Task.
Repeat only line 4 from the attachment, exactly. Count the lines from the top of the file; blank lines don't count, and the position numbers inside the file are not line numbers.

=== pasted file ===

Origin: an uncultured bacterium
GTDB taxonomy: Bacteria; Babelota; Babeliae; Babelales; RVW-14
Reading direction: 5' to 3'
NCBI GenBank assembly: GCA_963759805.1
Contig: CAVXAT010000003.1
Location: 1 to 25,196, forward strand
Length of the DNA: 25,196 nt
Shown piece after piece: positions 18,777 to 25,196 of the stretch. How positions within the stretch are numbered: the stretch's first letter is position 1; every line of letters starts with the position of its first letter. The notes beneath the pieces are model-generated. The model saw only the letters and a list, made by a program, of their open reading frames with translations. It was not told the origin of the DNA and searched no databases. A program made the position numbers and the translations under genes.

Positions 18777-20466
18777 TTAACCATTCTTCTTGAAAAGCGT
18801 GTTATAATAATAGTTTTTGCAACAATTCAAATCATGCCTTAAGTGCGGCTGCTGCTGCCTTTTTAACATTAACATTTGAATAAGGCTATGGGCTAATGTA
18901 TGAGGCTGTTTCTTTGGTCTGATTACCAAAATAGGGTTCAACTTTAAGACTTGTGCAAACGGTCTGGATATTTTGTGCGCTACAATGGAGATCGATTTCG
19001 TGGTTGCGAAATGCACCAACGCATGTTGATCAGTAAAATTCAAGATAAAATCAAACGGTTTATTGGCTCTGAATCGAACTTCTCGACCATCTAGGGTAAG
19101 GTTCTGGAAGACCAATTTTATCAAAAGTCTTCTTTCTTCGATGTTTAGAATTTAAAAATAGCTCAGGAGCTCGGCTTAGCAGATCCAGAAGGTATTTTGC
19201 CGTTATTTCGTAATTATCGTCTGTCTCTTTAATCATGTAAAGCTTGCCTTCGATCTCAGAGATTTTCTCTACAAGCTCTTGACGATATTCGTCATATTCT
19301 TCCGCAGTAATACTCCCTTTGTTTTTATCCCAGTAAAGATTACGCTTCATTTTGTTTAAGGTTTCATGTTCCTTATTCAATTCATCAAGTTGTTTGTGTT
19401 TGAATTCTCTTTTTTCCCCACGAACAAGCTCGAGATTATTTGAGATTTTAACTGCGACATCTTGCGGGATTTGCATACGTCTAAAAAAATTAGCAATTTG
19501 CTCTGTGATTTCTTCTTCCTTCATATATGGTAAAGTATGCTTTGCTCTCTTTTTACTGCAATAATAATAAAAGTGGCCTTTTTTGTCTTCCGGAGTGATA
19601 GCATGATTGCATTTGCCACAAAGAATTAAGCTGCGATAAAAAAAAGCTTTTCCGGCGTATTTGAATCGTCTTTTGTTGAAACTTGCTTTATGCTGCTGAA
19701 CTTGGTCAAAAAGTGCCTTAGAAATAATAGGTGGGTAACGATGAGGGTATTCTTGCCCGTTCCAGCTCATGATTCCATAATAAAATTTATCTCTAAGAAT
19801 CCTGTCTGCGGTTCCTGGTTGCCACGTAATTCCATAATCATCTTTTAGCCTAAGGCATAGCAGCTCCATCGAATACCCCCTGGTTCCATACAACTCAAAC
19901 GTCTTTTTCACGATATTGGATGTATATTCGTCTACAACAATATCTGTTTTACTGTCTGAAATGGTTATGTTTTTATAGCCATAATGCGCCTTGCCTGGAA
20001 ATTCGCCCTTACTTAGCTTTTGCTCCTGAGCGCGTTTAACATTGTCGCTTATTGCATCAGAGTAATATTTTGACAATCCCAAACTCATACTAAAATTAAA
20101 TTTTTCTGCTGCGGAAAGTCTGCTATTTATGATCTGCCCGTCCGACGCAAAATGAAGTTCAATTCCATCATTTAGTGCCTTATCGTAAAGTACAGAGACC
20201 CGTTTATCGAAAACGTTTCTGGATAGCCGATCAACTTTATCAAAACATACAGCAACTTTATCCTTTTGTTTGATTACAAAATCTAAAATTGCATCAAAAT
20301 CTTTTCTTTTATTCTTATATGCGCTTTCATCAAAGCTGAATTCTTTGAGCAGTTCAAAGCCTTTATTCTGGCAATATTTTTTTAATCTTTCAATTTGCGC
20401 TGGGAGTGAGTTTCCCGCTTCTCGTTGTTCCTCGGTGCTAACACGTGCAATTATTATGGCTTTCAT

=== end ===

NCBI GenBank assembly: GCA_963759805.1